Cluster formation of Lennard-Jones particles (65 536 atoms in a unit cell with an overall number density equal to 0.0149) was simulated by molecular dynamics. The temperature was set to decrease linearly with time by various thermostats, starting from a gas state temperature and ending at zero temperature. With the Nosé-Hoover thermostat, it was found that the translational temperature of the clusters suddenly decreased almost to zero when the cluster formation drastically increased around a reduced temperature (T*) of 0.5, while the internal temperature decreased linearly. Using the Andersen thermostat, which could simulate the aggregation of particles in an inert gas, both the internal and translational temperatures decreased almost linearly with time. When these thermostats were used, cluster-cluster and cluster-atom collisions did not give any magic number peaks in the size distribution up to 250 atoms/cluster at any temperature. Careful tracing of the cluster growth of 13-atom clusters showed no difference in reactivity between icosahedral and nonicosahedral clusters. To simulate cooling in a supersonic jet, a thermostat which controlled only the translational temperature was introduced. After the clusters were formed by cooling the system with this thermostat, their internal temperature stayed at T*≈0.5, while the translational temperature decreased linearly to zero with time as it was controlled. A long-time evaporation from these high-temperature clusters gave peaks at 13 and 19 (and less significantly at 23 and 26) which are magic number sizes corresponding to single, double, triple, and quadruple icosahedra, respectively. The internal temperatures of 13- and 19-atom clusters were higher than those of other size clusters. Higher evaporation energy was observed for the clusters of 13, 19, 23, and 26 atoms than for other size clusters after the long-time evaporation, but only the 13-atom clusters had the higher evaporation energy after cooling by the Andersen thermostat. These results suggest that magic number clusters were formed by evaporation to be trapped at the magic number sizes, and not by either cluster-atom or cluster-cluster collisions. Analyses of the radial distribution functions and the overall shapes of the generated solidlike clusters consisting of many isomers revealed the following characteristic features: The clusters around 13 and 26 atoms were close to being spherical, and the clusters around 19 atoms were oblate. Clusters around 13 atoms had an icosahedron-based structure. The clusters around 55 atoms formed by the Nosé-Hoover and the Andersen thermostats were close to spherical and had an ordered structure. Clusters from 30 to 50 atoms had a disordered structure or a mixture of the different series of structures.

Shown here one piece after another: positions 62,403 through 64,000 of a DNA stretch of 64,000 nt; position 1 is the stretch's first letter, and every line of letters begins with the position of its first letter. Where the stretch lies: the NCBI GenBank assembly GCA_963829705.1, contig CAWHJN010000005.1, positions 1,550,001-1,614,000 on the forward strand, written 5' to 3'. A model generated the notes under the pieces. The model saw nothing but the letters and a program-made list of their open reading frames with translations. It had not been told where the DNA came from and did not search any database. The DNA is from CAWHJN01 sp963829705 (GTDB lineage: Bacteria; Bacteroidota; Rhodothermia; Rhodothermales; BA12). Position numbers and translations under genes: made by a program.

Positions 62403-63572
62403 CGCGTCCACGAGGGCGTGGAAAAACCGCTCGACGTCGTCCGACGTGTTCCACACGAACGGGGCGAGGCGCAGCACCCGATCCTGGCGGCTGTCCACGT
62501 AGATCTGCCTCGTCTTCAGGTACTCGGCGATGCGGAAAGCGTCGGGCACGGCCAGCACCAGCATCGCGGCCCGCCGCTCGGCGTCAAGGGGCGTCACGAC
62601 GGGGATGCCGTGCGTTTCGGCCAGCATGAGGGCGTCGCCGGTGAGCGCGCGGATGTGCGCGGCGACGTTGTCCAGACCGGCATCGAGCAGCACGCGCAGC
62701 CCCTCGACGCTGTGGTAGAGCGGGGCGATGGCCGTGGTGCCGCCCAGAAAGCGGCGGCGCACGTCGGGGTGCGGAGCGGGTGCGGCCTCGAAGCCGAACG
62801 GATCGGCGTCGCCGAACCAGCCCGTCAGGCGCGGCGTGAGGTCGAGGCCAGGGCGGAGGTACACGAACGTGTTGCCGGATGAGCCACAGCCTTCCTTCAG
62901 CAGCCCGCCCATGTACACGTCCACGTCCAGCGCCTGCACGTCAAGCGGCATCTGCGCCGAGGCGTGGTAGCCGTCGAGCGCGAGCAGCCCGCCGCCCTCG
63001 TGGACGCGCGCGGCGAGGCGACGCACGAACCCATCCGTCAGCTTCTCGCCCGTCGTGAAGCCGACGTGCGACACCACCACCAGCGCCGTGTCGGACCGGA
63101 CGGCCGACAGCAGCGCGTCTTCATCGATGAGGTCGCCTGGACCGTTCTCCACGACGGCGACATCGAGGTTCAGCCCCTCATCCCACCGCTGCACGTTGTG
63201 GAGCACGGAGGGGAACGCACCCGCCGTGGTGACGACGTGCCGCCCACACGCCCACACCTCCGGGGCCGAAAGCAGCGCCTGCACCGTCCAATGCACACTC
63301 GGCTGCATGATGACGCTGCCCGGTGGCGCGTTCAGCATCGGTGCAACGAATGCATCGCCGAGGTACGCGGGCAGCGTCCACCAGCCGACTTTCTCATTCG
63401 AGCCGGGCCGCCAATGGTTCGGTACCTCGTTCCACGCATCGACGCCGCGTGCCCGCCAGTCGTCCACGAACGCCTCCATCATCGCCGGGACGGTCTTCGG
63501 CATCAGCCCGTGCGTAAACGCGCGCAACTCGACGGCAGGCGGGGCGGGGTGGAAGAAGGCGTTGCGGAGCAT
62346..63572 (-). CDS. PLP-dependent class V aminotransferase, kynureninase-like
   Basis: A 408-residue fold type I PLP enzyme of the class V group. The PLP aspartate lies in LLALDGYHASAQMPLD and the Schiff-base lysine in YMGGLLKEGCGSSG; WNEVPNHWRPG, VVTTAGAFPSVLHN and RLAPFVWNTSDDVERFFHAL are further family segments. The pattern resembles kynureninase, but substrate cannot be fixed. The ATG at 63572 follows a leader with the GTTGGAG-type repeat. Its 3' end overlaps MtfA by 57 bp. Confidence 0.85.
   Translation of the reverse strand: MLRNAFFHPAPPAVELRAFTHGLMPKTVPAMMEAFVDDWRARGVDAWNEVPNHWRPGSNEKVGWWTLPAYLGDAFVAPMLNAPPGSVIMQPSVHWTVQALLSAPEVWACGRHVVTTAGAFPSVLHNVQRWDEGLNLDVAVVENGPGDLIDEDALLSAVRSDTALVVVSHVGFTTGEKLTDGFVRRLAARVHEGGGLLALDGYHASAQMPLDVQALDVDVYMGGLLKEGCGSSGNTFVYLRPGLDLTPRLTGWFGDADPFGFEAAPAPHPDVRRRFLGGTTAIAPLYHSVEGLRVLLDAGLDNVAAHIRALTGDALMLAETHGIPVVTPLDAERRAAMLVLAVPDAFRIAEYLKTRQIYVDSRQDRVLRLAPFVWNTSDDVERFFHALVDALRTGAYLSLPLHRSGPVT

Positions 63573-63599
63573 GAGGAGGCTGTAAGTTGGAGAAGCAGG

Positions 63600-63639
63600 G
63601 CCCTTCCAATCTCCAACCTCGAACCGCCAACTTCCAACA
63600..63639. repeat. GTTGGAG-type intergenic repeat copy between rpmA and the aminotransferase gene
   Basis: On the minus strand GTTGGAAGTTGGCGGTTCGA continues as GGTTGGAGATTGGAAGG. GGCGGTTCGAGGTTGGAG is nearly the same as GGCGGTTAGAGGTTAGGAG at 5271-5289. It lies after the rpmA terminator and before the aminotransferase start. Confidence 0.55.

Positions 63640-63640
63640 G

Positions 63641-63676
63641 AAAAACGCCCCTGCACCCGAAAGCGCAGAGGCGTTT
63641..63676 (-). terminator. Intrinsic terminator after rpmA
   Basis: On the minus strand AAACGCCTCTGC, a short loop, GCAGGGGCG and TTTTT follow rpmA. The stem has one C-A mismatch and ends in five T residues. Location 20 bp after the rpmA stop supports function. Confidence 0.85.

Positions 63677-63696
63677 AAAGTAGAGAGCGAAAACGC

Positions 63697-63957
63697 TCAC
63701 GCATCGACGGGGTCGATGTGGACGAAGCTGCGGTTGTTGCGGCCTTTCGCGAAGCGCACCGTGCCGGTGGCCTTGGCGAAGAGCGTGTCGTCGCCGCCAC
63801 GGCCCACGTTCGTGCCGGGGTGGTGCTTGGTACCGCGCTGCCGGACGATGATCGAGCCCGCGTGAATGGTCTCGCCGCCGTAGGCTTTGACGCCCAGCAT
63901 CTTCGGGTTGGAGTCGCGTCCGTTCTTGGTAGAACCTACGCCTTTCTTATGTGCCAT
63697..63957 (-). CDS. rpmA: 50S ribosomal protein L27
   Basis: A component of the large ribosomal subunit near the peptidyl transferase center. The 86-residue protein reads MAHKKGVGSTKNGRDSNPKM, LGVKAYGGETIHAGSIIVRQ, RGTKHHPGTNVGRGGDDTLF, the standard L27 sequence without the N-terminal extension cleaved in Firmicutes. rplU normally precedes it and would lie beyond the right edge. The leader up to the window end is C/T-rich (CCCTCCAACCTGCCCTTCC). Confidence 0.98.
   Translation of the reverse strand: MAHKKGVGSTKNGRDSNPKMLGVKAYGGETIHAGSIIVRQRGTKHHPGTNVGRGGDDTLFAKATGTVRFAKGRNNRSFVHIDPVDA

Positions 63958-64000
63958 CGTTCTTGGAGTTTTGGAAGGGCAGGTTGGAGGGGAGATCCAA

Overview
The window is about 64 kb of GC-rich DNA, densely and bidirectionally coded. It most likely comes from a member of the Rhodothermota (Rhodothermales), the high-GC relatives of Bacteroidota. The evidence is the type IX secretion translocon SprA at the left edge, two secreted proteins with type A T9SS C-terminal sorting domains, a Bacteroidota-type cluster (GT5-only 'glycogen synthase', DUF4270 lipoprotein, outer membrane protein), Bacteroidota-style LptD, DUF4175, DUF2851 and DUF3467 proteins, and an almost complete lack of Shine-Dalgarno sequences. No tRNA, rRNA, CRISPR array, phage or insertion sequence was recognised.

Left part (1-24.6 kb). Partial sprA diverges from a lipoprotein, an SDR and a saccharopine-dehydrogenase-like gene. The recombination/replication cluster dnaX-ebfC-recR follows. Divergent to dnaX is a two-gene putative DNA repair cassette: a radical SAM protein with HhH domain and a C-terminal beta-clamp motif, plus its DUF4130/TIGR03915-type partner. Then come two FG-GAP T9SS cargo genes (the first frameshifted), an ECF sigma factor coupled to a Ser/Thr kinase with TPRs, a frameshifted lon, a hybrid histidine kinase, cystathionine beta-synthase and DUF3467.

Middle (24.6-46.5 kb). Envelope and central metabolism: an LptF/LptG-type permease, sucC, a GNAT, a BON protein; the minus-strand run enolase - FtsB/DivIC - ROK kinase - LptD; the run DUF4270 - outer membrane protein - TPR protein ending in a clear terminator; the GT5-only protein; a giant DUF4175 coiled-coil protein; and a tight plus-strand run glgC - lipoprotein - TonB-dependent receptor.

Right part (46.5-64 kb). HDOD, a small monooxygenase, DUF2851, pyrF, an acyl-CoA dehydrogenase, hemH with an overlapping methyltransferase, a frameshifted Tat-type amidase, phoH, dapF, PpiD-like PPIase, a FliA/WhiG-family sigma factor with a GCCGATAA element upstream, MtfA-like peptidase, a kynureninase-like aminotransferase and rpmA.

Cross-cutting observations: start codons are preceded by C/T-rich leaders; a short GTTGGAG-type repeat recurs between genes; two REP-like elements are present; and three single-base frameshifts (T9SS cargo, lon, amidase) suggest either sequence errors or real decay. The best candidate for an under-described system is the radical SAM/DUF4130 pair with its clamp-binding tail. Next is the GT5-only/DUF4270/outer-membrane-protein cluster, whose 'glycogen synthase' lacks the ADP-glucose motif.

ASJC Scopus subject areas
- Physics and Astronomy(all)
- Physical and Theoretical Chemistry